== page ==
Sadly incomplete due to unspecified “changes in the development team” — perhaps the Orwell fans at Face-mazo-gle felt threatened and sent a hit squad — some Hungarians have released a neat Firefox plugin called Firegloves that fakes the otherwise uniquely identifying data your browser makes available to every site you visit.
Basically, your browser is more or less unique — compared with every other Internet user out there. The combination of browser version, screen resolution, whether or not you have Flash, etc., all make up a fingerprint. This is a terrible privacy hole.
No, this isn’t new. JonDoFox and Torbutton both provide limited workarounds for this. However, Firegloves is the first to take a really thorough crack at the problem. By systematically collecting “browser fingerprints” from Internet user-volunteers, they’ve identified the most common among each possible attributes and used those to create the most generic possible picture of your computer. From there, they tackle things like font detection (only allowing the most generic possible fonts to be queried, reporting the rest as “installed” no matter what) and plugins (you can still use VLC, scripts can’t tell you have it).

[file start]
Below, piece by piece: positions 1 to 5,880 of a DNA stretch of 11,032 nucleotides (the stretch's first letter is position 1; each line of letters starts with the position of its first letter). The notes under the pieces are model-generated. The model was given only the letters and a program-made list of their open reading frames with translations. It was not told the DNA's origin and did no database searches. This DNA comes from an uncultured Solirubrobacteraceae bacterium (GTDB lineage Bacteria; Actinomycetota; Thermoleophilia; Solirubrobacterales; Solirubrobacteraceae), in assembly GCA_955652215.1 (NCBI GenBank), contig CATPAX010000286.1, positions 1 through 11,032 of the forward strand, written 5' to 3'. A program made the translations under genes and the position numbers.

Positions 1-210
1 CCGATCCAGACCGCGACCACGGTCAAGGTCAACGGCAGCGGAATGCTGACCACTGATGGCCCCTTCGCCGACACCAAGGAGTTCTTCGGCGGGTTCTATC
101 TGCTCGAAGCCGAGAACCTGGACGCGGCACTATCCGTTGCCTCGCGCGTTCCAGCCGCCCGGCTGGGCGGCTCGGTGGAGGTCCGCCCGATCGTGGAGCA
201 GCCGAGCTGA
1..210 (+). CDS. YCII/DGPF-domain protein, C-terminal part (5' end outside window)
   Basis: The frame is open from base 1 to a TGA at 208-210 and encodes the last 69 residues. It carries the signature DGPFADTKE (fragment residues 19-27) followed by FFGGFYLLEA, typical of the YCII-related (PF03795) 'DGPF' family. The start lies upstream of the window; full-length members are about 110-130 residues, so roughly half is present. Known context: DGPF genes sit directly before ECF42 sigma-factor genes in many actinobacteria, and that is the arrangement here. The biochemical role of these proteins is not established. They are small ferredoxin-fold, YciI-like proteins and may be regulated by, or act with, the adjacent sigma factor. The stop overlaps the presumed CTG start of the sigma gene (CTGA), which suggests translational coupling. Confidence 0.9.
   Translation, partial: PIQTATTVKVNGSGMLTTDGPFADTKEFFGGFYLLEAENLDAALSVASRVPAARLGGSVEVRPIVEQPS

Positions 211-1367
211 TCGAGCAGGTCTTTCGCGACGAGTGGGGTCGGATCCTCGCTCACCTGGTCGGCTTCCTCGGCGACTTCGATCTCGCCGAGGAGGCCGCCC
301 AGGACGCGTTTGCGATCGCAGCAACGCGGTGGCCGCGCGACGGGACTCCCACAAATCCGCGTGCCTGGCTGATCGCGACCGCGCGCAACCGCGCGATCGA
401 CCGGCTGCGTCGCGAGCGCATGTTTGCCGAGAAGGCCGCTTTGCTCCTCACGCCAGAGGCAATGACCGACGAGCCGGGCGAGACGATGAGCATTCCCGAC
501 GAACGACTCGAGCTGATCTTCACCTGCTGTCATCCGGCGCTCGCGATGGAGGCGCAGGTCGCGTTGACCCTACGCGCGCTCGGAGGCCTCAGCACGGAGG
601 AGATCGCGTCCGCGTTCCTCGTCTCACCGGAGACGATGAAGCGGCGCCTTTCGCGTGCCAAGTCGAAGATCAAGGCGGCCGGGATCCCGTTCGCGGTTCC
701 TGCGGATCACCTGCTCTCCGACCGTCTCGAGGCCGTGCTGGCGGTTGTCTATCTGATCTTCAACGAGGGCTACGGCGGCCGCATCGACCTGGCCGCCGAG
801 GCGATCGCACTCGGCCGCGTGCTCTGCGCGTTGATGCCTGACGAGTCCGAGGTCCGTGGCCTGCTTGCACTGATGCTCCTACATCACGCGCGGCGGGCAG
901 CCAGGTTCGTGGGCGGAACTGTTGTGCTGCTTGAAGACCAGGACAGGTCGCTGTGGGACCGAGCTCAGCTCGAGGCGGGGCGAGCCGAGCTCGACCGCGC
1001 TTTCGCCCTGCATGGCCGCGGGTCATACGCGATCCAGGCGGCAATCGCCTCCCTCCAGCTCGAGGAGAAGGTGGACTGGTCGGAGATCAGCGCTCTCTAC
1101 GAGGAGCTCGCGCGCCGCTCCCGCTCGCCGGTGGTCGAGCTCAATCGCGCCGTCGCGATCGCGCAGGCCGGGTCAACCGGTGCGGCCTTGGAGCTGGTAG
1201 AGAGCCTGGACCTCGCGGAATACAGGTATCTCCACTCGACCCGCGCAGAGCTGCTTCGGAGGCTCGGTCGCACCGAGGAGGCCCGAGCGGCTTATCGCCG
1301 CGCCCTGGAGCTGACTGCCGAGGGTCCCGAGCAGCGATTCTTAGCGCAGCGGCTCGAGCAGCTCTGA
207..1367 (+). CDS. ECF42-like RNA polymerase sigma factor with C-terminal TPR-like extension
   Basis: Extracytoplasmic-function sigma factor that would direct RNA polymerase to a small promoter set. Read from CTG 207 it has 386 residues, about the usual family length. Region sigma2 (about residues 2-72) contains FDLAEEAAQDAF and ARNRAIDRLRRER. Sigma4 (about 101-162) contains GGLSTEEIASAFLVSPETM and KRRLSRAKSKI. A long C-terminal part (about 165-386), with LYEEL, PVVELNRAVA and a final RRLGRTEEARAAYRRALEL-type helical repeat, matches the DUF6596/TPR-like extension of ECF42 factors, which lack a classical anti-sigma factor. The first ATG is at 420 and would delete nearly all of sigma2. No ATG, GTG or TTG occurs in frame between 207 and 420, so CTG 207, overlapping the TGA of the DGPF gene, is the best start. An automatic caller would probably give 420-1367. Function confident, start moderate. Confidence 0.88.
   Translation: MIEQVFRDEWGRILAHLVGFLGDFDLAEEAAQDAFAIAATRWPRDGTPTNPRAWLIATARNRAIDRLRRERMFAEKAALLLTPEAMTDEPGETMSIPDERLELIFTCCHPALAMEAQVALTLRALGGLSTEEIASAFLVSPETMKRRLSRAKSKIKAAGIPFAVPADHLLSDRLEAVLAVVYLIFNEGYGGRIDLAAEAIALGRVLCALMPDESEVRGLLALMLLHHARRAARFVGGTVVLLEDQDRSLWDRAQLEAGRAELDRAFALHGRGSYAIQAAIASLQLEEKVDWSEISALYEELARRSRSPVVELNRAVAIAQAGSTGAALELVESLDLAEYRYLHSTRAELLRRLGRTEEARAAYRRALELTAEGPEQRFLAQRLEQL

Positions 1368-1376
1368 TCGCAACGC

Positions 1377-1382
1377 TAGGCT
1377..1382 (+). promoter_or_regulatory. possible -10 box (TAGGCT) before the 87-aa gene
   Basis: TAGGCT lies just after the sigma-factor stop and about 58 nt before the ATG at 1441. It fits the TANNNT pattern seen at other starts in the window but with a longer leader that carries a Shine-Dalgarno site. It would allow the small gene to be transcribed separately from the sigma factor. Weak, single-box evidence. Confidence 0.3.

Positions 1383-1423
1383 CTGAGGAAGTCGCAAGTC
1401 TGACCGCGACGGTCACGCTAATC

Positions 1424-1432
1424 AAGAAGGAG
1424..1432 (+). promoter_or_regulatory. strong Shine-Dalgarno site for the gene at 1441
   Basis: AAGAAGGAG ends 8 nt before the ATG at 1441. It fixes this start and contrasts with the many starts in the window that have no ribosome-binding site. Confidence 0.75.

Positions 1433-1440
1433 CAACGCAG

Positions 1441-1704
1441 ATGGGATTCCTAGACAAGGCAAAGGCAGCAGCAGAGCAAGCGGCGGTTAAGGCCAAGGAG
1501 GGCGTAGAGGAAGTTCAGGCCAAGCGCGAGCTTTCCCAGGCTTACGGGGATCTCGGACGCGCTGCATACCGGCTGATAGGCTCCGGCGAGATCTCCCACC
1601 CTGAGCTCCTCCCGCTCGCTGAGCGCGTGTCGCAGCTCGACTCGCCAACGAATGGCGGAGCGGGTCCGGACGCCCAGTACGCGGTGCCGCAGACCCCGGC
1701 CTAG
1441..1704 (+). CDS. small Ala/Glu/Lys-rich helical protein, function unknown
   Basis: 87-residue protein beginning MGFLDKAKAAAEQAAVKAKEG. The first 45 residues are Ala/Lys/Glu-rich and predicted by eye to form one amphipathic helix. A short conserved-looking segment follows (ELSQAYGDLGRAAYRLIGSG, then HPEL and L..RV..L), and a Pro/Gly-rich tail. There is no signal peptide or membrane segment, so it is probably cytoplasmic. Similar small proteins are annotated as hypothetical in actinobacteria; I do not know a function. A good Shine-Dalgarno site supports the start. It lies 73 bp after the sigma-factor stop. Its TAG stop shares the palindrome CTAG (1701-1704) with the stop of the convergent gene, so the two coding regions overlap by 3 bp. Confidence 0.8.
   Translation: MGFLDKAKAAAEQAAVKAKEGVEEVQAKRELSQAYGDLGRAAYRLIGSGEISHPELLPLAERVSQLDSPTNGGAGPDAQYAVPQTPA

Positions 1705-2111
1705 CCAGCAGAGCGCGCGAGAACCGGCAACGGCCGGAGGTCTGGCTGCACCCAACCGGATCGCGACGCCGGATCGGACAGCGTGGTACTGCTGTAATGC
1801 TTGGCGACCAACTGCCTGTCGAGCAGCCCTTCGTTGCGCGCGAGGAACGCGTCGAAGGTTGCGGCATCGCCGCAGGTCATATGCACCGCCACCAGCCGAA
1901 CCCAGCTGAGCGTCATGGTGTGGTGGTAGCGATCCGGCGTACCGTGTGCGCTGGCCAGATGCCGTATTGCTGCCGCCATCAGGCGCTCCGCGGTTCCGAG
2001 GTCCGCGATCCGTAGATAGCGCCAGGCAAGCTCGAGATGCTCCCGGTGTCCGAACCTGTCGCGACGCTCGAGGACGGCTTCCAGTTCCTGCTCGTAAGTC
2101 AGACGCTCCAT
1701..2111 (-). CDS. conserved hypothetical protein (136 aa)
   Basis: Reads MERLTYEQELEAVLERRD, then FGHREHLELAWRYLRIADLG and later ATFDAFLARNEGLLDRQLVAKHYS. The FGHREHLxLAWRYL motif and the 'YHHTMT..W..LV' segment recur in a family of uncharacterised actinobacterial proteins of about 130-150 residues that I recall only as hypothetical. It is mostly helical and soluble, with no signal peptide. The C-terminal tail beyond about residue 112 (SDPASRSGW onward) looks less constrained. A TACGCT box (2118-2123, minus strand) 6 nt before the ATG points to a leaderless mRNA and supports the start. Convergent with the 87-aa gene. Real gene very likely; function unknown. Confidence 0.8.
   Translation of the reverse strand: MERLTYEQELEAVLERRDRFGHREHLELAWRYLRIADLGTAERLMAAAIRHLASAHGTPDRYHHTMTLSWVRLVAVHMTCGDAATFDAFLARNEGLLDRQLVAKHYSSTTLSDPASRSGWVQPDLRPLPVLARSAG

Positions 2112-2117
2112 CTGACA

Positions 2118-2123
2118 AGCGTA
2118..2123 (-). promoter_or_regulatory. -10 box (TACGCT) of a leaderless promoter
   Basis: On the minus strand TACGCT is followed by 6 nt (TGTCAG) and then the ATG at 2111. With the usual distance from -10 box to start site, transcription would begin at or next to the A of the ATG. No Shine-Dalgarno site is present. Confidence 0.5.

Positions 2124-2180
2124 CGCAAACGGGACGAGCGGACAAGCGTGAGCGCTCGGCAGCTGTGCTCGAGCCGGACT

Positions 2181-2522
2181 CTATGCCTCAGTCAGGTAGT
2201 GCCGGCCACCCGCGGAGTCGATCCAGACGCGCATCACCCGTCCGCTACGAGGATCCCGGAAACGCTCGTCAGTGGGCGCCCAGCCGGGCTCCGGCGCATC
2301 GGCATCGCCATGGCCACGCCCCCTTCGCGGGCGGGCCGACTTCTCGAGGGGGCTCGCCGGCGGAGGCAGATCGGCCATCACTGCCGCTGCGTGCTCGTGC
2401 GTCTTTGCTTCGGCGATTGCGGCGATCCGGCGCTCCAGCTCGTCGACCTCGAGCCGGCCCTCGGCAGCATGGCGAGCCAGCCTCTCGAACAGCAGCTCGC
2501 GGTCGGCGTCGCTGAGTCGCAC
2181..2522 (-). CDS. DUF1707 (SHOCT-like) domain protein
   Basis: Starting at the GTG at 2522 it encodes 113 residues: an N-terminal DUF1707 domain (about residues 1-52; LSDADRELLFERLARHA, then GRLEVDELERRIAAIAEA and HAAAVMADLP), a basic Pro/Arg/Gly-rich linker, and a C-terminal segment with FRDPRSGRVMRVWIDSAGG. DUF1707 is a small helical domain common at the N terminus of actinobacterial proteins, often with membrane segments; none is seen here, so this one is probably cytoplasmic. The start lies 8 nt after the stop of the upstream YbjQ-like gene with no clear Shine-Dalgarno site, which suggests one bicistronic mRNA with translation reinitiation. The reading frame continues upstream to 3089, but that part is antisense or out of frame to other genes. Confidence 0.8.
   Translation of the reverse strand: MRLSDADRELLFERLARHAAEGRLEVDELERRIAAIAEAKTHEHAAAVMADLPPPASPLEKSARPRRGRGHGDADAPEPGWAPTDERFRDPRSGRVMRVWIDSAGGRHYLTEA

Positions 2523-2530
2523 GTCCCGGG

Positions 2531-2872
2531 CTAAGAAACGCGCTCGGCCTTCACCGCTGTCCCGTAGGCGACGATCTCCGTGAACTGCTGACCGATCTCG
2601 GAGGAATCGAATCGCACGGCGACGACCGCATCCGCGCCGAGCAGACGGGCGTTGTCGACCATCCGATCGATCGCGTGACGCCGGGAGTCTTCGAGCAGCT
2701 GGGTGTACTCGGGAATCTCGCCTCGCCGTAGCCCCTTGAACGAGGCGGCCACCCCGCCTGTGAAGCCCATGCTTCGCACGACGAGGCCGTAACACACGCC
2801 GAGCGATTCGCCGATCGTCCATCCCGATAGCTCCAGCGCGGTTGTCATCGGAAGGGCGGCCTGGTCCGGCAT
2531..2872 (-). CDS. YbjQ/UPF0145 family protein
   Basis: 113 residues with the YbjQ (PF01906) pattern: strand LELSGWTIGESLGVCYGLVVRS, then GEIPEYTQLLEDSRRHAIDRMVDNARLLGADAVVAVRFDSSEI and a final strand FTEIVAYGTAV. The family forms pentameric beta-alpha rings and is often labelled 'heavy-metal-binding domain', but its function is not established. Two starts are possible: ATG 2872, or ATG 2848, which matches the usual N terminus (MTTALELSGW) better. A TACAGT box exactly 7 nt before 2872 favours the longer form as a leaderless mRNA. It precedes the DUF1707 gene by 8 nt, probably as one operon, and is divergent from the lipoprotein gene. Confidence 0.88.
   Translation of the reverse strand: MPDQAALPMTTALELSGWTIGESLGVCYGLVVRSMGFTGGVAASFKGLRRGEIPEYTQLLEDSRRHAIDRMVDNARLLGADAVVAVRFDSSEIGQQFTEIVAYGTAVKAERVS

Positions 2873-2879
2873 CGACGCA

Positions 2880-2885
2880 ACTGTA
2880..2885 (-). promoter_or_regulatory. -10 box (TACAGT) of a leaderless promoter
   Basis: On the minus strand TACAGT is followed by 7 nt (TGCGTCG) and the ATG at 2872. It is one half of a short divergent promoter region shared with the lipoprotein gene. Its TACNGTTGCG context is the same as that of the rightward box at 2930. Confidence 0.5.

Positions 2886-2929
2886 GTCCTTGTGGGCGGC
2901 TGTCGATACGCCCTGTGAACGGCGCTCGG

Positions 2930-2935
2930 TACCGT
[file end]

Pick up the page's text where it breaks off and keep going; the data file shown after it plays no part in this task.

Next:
Why care about all of this? Go watch “Brazil”. The government over there’s gone public with some systems for spotting “pre-crime” (http://www.darkreading.com/security-monitoring/167901086/security/news/240144496/u-s-creates-system-to-look-for-future-crimes.html ) This means that the real systems are likely so well entrenched by now it probably is just a matter of one small bug before you get marked for who-knows-what instead of the real target. (or maybe you are the real target, but don’t realize yourself that you’re a ‘potential terrorist’)
(In all fairness the EU has started murmuring along similar pre-crime lines.)